The foundation of every story, from heart-wrenching romances to suspenseful thrillers, is conflict. Without it, stories would have a beginning and an ending, but nothing in between. If your characters aren’t working to overcome something, there is no story. Conflict often mirrors the pressure and struggles we face in real life, and stories rich with conflict result in more rewarding character journeys.

There are two types of conflict in storytelling. Internal conflict arises from the emotional and mental challenges your character faces. External conflict stems from the outside forces that stand in the way of your character fulfilling their goals.

Both types of conflict are essential for captivating your reader and making them care.

What is External Conflict in Literature?

External conflict can appear in many shapes, but whatever form it takes, the key is an antagonistic force making it difficult for your character to get what they want.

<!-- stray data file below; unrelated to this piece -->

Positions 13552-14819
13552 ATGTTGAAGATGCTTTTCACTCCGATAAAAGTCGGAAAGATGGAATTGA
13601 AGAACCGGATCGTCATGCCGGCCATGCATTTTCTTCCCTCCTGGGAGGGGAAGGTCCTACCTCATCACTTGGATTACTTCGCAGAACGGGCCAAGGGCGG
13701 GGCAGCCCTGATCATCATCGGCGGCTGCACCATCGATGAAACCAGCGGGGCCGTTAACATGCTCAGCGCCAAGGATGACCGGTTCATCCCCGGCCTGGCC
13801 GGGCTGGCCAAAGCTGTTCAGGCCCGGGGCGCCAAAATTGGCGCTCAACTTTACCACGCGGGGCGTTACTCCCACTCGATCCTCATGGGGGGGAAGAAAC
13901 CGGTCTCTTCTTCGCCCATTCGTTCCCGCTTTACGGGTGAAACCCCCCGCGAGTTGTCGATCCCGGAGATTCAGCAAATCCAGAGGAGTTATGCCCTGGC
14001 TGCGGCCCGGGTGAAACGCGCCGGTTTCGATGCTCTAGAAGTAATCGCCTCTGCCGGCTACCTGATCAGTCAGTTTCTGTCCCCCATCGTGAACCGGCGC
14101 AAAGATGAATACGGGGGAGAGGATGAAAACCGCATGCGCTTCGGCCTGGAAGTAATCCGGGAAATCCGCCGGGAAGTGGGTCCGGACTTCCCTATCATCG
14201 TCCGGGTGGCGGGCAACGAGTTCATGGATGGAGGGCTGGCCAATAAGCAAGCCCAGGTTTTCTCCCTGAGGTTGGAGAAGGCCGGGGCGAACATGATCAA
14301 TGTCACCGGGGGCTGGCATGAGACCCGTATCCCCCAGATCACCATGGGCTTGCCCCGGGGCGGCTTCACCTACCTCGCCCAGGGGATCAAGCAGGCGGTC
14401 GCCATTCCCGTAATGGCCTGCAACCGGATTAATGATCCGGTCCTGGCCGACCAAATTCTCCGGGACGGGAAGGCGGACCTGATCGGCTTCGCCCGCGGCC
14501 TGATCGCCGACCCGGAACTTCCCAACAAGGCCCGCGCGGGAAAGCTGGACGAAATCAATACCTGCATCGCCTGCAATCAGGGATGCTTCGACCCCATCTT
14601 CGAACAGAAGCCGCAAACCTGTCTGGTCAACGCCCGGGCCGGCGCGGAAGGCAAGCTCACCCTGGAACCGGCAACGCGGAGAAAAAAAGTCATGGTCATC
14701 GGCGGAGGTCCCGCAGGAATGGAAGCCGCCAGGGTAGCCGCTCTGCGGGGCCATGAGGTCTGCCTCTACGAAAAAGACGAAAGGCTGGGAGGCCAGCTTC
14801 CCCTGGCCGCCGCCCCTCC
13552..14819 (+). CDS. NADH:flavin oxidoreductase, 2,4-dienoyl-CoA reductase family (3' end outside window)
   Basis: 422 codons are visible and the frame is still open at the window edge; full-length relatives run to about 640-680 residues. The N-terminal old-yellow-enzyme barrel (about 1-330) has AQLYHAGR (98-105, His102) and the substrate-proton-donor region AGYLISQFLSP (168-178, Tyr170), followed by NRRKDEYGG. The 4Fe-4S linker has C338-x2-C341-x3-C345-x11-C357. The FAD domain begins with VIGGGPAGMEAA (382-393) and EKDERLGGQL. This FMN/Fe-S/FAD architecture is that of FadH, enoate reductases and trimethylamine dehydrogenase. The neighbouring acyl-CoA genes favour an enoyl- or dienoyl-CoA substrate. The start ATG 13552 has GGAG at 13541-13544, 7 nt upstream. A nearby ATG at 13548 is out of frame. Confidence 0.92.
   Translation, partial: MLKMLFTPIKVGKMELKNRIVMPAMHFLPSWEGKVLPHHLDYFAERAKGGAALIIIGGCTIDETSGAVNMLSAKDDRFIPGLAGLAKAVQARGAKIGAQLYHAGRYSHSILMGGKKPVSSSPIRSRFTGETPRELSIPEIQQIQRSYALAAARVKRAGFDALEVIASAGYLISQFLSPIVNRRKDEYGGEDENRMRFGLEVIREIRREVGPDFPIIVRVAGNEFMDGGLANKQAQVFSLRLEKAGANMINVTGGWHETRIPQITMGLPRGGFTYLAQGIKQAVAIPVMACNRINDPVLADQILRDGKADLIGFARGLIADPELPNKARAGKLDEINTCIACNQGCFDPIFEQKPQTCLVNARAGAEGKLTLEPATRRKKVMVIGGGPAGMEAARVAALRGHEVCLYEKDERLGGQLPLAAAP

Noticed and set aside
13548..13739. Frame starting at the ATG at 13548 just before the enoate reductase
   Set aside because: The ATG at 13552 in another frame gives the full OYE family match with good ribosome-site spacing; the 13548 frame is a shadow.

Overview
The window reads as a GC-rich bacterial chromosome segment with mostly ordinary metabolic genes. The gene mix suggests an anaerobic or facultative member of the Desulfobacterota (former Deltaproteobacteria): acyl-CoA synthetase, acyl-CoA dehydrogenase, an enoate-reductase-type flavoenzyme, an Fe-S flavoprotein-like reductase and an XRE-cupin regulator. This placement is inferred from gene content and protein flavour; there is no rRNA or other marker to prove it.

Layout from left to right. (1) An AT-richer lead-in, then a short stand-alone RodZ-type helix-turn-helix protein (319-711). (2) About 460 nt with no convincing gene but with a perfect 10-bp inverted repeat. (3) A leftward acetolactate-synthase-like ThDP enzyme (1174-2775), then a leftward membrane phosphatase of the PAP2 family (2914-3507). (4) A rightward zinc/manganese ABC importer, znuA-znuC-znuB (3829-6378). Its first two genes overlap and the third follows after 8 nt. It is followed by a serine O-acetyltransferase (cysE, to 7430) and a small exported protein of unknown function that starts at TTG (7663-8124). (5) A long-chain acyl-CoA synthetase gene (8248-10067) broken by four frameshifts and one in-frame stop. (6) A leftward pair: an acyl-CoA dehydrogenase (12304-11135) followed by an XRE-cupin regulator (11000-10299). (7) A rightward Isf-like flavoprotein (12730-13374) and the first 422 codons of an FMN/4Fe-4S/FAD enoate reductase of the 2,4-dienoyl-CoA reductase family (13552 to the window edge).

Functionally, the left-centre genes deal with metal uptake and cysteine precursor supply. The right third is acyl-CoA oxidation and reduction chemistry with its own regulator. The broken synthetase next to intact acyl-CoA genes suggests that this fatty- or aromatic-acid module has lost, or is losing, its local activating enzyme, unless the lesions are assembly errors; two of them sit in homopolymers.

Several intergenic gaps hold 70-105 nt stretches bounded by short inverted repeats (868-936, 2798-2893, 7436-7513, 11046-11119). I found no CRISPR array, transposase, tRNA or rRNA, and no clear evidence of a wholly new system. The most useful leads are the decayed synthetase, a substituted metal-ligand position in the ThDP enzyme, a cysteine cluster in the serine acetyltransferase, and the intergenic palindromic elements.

Conflict will either propel your character forward, driving them to face and overcome hardship, or will act as a barrier, forcing them to choose another approach. Every conflict your character comes across should either aid or thwart their pursuit towards their goal. Conflict should be introduced early and build upon itself, becoming increasingly difficult at each turn of the plot.


When building conflict throughout your story, it’s important to consider the stakes your character will face if they fail. What does your character stand to lose, both personally and on a global scale, if they don’t succeed in achieving their goal? And, it’s just as important to know what your character hopes to gain. What does victory look like to your character? Strong stakes make the reader feel the weight of your character’s obstacles and the rising conflict. This building tension is what has your reader worrying for your protagonist, and more importantly, has them turning the page.